Northrop drop out of Navy’s Stringray program | Six more Super Tucano’s for Afghanistan | Eurofighter add sweeteners to Belgian fighter competitionOct 30, 2017 05:00 UTC
- Northrop Grumman has pulled out of the US Navy’s MQ-25 Stingray unmanned refueler competition. Despite being the company who developed the test platform that proved a UAV could take off and land from an aircraft carrier, CEO Wes Bush cited the Navy’s requirements in the request for proposal issued earlier this month as the reason for the firm’s forfeiture from the race, noting “if you can’t really execute on it and deliver on it to your customer and your shareholders, then you’ve done the wrong thing.” That leaves Boeing, Lockheed Martin and General Atomics still in the race.
- Orbital ATK announced hitting the milestone of delivering its 1,000th tactical motor for the AGM-114 Hellfire missile to military customers. The motor is currently in service with the US Armed Forces as well as 16 other allied nations, and is utilized on dozens of platforms ranging from helicopters, aircraft, unmanned aircraft, land combat vehicles and combat ships. The company is also working on upgrading the Hellfire rocket motor to include insensitive munitions, called the IM Hellfire, which will be produced exclusively at the Orbital’s new Large Tactical Motor Manufacturing Facility in Rocket Center, West Virginia. Also in development is a rocket pulse motors capable of operating at extremely cold temperatures that provide increased range and flexibility for both tactical and defense applications.
- For the ninth consecutive year, Lockheed Martin has been selected by the US Air Force for follow-on production of Paveway II plus Laser-Guided Bomb Kits. Valued at $131 million, the award also includes all available funding for the service’s foreign military sales and replacement kits. Paveway II Plus includes an enhanced guidance package turns free-fall, or dumb bombs, into laser guided weapons through the addition of a nose-mounted laser seeker and fins for guidance. Production is expected to commence in the first quarter of Fiscal year 2018.
Middle East & Africa
- Embraer and its US partner Sierra Nevada Corp. will produce and deliver a further six A-29 Super Tucano light attack aircraft to the Afghan Air Force. Production of the aircraft will start immediately at Sierra Nevada’s plant in Jacksonville, Florida, and once delivered, Kabul will be operating 29 of the aircraft in its fleet. Speaking on the order, Embraer said they were “proud to continue our support of the Air Force’s A-29 Afghanistan Program,” citing the order as “a testament to the capability of the A-29.”
- On October 26, the Lithuanian government signed a $127.7 million contract with Kongsberg to move forward with the procurement of the Norwegian Advanced Surface-to-Air Missile System (NASAMS). Included in the deal are two air defence batteries and logistical maintenance package, as well as training for operators and maintenance personnel of the system. Deliveries are expected to be complete by 2021.
- Following in the footsteps of Dassault’s generous fighter jet offer to Belgium, the Eurofighter consortium is offering its own incentives in conjunction with the Eurofighter Typhoon, as part of efforts to woo Brussels for its business. The offer includes a commitment by members BAE Systems, Airbus Defense and Space, Leonardo and missile systems company MBDA to try and develop two national innovation centers in Belgium, one in Flanders and one in Wallonia, and would focus on advanced manufacturing and additive layer manufacturing. The partners will invest in the development of research agendas by the centers. BAE Systems have also offered to establish infrastructure, technology and training to accommodate and run a Belgian National Network Cyber Center in partnership with the UK and Belgian Governments. The offer comes shortly after BAE Systems announced over 2,000 redundancies at its UK facilities due to dwindling Typhoon orders.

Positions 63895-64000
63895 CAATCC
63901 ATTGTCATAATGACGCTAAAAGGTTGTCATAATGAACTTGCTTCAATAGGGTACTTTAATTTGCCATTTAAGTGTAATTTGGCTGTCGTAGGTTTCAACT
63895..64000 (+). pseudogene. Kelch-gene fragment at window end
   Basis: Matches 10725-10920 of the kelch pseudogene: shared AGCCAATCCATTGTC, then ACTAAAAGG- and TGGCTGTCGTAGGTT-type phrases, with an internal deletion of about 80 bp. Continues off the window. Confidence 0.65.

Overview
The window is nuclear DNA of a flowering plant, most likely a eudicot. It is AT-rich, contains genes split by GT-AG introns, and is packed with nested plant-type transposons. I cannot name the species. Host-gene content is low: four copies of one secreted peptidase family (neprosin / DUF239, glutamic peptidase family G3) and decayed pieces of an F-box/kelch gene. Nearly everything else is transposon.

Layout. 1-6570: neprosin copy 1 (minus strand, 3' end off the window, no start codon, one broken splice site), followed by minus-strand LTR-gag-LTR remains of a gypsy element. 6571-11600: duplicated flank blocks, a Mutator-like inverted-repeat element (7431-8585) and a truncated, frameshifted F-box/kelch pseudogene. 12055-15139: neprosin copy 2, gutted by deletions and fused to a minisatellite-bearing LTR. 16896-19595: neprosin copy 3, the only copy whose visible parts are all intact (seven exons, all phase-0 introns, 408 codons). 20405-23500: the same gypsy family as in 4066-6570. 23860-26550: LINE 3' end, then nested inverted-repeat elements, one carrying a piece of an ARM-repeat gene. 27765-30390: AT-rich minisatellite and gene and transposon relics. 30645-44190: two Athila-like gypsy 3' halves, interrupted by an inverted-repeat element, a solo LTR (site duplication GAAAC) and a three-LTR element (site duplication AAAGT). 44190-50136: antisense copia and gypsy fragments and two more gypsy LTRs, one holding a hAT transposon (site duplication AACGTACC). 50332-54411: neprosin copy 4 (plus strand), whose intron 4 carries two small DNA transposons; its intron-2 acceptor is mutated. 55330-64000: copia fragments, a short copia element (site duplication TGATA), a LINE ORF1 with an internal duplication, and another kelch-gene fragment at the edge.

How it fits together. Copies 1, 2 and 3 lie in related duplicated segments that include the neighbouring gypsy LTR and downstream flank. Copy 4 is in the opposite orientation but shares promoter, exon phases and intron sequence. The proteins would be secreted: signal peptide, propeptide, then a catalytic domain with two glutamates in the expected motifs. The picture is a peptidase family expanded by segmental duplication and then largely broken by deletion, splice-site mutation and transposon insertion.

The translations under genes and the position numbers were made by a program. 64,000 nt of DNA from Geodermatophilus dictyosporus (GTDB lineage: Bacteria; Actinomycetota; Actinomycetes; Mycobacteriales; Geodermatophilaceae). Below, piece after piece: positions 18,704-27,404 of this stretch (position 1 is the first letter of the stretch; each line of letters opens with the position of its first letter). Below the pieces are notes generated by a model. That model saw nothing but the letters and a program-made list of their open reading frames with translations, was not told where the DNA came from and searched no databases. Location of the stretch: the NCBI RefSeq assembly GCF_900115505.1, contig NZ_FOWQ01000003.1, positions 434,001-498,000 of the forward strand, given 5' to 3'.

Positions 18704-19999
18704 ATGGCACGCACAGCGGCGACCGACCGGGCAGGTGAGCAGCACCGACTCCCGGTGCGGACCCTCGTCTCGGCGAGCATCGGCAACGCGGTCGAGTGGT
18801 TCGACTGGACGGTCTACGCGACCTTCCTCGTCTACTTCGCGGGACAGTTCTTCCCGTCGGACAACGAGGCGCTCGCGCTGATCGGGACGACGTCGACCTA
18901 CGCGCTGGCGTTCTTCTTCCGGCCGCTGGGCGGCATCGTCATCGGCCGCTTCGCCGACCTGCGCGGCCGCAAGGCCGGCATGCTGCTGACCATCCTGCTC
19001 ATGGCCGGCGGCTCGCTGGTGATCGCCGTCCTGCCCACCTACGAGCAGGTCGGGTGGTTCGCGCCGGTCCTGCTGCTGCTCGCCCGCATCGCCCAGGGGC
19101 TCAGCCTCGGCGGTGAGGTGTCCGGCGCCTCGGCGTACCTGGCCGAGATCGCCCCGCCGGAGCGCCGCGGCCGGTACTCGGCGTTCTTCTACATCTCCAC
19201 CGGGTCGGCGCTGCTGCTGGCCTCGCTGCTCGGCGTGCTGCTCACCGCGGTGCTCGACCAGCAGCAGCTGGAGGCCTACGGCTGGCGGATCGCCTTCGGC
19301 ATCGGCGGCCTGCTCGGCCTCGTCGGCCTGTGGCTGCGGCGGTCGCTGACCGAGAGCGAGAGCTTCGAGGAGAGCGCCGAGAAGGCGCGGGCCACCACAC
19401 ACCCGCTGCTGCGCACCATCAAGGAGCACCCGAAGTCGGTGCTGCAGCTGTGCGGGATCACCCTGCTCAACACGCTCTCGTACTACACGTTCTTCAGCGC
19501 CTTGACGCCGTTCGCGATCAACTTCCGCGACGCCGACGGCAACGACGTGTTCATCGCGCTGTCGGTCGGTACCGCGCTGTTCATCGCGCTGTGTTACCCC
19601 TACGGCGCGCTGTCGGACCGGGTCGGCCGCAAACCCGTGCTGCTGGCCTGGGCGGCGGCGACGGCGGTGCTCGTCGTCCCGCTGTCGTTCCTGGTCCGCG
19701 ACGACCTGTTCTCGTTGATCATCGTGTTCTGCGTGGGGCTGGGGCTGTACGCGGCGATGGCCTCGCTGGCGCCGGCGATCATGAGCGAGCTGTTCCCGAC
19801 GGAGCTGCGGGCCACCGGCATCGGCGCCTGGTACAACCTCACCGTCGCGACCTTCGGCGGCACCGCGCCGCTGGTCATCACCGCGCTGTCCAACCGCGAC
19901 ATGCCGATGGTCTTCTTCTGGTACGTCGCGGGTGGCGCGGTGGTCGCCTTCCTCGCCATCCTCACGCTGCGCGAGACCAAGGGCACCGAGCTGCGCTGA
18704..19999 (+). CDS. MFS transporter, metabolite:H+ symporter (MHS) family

- Five Beechcraft TC-90 training aircraft will be donated free of charge by Japan to the Philippines following recent legislative changes made by Japan’s parliament that makes the transfer of military hardware easier to allied nations. Two of the aircraft had already been delivered to Manilla under a lease agreement with the next three scheduled to arrive in March 2018. But according to Japan’s Acquisition, Technology & Logistics Agency, the deal changed after the Philippines approached them with a request to switch from a leasing arrangement to one where it would acquire the naval reconnaissance aircraft free of charge. They added that they hope the aircraft will enhance the Philippines’ ability to protect its waters and help the country better deal with Chinese efforts to build military facilities in the South China Sea.
- French firms Dassault, Thales and Safran, have been slapped with a $268 million fine by Taiwan in relation to a scandal involving kickbacks paid during the 1992 sale of 60 Mirage 2000 fighters to the island. Dassault will pay the biggest share, $155 million, while Thales and Safran will have to pay $64 and 29 million respectively. Reports stated that all three companies are now considering what next steps will be taken. The Mirage sale was one of a number of arms deals between French companies and Taiwan in the early 1990s that have recently come under scrutiny and have underpinned accusations of widespread corruption during the final years of then-French president Francois Mitterrand. The sales also soured relations between France and China, who oppose any foreign military sales to Taiwan—whom they consider a wayward province.
- SpaceX launches US Army Space and Missile Defense Command/Army Forces Strategic Command’s (USASMDC/ARSTRAT) Kestrel Eye microsatellite: